Be mindful of the fact that what works for neurotypicals does not work for Asperger syndrome individuals. For example, counselling work that encompasses ‘empowerment’ concepts, might lead to unwanted outcomes in the Asperger’s-affected client. I once knew of a counsellor who had built up an Asperger syndrome client’s sense of self so much that, rather than enabling him to ﬁt in better with the mainly neurologically typical society in which he was living, it isolated him further by heightening his inherent narcissistic qualities. He was consequently perceived as dreadfully narcissistic, bombastic and arrogant by those with whom he engaged, making him even more isolated. Beware of interpreting according to neurologically typical belief systems. Years ago, I often felt misunderstood by my personal therapist and frequently felt frustrated at trying to get her to see the ‘elephant in the room’, namely Asperger syndrome. Until a counsellor has gained a great deal of experience in working with this client group, counselling supervision by an expert in autism is essential and should be used to inform their work at each stage of the counselling process. Autistic clients often want to know, ‘Is my thinking to do with poor mental health issues or is it to do with autism?’ It would be incorrect to assume that, just because a person has autism, they suffer from poor mental health. It is important that the counsellor is cognisant of autism, and uses their knowledge of theory of mind, central coherence and executive functioning to inform their understanding of the behaviour and communication style of the autistic individual. Finally, it is vital to remember that not all autists are the same. If you have only met one person with autism, that is not tantamount to experience. I have counselled in excess of 1,500 individuals with autism, aged from three to 80 plus years of age, and with every person I encounter, I learn something new about autism. This is not only important to the future provision of autism-specialist counselling, but also for the continued personal growth and development of both the counsellor and the client.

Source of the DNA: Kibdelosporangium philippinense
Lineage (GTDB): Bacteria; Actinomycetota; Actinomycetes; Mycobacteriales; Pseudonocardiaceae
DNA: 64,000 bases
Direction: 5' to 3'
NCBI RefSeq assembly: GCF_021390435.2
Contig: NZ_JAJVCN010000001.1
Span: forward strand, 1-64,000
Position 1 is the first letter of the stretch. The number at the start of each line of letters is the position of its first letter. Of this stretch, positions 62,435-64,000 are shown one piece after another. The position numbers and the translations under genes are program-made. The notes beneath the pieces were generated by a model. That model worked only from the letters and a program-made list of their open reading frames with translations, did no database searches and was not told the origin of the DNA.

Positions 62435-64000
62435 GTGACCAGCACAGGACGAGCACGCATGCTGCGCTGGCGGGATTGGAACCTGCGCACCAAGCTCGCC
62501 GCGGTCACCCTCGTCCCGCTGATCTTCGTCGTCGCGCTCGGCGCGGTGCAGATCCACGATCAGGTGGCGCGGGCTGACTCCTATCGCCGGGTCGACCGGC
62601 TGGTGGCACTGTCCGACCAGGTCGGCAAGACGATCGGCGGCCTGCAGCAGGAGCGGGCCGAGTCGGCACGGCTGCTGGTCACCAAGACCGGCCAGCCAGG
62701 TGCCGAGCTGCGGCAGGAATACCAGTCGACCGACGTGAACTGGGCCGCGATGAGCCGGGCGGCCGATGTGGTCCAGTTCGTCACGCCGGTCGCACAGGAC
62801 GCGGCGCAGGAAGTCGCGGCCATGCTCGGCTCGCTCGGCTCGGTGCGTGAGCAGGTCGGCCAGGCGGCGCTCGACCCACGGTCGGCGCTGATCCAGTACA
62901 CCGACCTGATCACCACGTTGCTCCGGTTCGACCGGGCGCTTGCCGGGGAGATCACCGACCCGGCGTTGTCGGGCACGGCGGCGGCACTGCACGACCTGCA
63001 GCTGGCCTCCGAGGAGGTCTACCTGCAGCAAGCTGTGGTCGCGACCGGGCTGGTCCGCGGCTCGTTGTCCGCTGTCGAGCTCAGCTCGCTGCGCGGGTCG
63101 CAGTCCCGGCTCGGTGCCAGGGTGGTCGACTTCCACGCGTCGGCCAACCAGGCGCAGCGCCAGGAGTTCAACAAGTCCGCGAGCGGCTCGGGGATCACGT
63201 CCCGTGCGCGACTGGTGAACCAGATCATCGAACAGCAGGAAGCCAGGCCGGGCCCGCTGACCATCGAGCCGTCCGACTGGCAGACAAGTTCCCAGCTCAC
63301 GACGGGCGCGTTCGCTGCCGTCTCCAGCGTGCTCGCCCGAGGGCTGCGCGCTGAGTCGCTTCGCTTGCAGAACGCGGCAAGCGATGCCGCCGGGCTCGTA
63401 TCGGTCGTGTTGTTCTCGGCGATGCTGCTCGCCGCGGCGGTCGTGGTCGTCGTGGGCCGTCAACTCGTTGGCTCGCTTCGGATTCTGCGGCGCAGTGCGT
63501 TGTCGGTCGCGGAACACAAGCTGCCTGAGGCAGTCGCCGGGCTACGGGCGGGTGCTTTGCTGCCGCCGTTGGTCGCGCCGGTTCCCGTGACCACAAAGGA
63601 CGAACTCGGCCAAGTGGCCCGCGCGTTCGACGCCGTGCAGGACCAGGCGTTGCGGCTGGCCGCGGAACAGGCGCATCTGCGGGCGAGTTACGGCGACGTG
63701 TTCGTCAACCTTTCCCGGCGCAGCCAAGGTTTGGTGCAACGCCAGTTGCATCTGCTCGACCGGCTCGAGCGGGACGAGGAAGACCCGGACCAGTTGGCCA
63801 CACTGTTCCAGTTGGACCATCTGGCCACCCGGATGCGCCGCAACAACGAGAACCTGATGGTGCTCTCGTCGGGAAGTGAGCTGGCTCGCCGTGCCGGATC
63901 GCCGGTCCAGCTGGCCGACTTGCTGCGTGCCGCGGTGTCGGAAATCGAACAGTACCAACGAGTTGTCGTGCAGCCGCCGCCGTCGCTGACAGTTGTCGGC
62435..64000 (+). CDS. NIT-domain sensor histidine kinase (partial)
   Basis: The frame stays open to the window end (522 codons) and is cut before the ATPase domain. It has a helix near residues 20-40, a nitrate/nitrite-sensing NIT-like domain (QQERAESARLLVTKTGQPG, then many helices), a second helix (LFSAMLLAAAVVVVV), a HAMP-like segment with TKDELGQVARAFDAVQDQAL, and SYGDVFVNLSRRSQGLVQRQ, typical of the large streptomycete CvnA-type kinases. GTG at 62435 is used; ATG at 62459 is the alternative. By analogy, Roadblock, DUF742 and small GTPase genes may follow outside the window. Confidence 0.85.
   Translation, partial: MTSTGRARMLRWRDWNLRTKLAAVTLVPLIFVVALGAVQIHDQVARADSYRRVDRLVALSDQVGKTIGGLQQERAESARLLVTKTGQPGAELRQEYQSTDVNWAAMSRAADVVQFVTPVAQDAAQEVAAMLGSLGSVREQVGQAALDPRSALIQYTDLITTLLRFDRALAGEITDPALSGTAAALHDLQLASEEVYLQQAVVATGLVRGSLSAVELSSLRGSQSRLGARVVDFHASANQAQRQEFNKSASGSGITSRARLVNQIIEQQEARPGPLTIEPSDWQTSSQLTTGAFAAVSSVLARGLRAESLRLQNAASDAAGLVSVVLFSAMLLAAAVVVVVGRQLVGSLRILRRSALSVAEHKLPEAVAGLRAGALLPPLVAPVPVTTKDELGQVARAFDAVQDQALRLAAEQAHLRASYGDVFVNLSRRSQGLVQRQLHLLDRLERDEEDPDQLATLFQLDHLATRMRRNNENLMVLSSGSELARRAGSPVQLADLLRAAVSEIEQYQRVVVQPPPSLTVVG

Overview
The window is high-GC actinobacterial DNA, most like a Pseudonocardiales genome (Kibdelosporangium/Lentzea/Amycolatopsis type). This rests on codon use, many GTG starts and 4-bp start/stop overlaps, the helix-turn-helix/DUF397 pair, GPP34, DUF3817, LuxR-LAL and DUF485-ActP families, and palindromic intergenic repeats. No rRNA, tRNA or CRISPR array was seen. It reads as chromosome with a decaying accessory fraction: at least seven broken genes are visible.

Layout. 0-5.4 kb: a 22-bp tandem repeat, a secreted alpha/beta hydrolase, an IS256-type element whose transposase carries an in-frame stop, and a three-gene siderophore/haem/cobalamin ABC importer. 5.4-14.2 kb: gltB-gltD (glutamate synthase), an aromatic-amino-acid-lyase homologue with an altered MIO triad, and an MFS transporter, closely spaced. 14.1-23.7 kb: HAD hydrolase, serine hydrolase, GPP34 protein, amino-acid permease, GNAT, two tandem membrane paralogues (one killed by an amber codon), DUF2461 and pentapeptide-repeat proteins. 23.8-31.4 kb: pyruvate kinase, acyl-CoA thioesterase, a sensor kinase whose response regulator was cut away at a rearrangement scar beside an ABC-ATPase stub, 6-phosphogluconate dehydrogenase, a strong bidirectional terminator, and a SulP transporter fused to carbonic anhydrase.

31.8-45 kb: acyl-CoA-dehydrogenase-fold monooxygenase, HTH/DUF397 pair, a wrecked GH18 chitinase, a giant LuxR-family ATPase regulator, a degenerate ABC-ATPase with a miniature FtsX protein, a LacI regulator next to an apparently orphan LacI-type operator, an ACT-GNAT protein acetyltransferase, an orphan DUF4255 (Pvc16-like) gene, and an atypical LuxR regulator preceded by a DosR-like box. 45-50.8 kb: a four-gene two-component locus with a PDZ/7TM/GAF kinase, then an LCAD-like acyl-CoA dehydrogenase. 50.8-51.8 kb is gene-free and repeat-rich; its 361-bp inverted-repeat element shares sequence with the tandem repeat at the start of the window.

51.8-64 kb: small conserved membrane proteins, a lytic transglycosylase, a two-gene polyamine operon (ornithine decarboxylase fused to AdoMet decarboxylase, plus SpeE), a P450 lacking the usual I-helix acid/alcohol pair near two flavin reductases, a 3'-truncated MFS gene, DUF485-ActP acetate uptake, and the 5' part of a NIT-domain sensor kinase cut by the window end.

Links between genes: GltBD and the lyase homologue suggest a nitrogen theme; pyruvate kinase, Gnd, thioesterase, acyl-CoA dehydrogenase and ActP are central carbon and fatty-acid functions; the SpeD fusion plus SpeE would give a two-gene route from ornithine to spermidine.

1 Wing L. The relationship between Asperger’s syndrome and Kanner’s autism. In Frith U (ed). Autism and Asperger syndrome. New York: Cambridge University Press; 1991 (pp93–121).
2 Attwood T. The complete guide to Asperger’s syndrome. London: Kingsley; 2007.
3 Sofronoff K. Counselling adolescents. In Baker LJ (ed). Asperger’s syndrome: intervening in schools, clinics, and communities. Mahwah, NJ: Lawrence Erlbaum Associates Incorporated; 2004 (pp135–153).
4 Baron-Cohen S. Autism: a speciﬁc cognitive disorder of ‘mindblindness’. International Review of Psychiatry 1990; 2: 79–88.
5 Willey LH. Pretending to be normal: living with Asperger’s syndrome. London: Jessica Kingsley Publishers; 1999.
6 Baron-Cohen S. Autism and Asperger syndrome. Oxford: Oxford University Press; 2008.
7 Winnicott DW. Holding and interpretation. London: The Hogarth Press; 1986.
8 Bogdashina O. Sensory and perceptual issues in autism and Asperger syndrome. 2nd Edition. London: Jessica Kingsley Press; 2016.